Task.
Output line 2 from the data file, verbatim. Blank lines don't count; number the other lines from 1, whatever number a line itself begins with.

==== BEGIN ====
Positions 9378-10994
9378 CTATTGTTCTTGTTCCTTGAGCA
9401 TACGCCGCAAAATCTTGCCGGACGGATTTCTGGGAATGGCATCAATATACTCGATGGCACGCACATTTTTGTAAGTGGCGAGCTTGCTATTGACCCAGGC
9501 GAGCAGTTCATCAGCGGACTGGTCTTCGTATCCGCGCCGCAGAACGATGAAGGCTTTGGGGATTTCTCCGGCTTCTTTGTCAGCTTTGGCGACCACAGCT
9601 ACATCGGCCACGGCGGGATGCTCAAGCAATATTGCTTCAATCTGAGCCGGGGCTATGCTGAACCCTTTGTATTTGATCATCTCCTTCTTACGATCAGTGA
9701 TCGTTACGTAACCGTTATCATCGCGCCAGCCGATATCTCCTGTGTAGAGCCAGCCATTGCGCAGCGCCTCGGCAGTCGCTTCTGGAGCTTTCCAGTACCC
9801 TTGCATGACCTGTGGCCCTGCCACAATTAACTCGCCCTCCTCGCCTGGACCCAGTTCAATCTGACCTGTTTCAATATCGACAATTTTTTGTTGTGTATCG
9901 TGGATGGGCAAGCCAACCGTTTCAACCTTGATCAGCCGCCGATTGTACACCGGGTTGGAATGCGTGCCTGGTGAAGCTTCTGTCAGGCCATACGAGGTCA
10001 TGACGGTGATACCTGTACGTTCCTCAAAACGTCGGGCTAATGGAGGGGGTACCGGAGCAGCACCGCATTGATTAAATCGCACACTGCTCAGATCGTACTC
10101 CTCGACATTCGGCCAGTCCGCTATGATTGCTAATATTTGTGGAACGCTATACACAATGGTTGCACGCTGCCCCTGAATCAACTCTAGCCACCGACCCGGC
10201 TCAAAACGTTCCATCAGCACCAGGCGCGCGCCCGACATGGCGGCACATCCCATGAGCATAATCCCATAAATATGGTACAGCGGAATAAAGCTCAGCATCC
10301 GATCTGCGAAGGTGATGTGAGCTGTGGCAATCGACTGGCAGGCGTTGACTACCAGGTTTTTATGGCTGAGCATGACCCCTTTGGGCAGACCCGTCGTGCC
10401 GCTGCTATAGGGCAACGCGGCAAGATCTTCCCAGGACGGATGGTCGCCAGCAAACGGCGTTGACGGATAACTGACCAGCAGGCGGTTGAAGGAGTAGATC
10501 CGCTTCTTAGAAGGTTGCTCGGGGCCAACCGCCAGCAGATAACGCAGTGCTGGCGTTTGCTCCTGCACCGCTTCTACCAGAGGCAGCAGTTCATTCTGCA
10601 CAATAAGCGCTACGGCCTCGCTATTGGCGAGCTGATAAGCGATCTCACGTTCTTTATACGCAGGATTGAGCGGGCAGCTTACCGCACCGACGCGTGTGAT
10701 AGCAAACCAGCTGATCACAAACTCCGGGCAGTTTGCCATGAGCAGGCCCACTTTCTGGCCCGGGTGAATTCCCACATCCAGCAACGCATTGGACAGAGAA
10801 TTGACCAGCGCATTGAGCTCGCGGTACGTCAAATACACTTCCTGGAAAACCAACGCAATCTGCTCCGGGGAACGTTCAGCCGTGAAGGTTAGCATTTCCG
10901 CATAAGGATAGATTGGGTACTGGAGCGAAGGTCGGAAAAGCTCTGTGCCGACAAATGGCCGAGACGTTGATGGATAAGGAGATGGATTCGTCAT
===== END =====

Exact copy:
9378 CTATTGTTCTTGTTCCTTGAGCA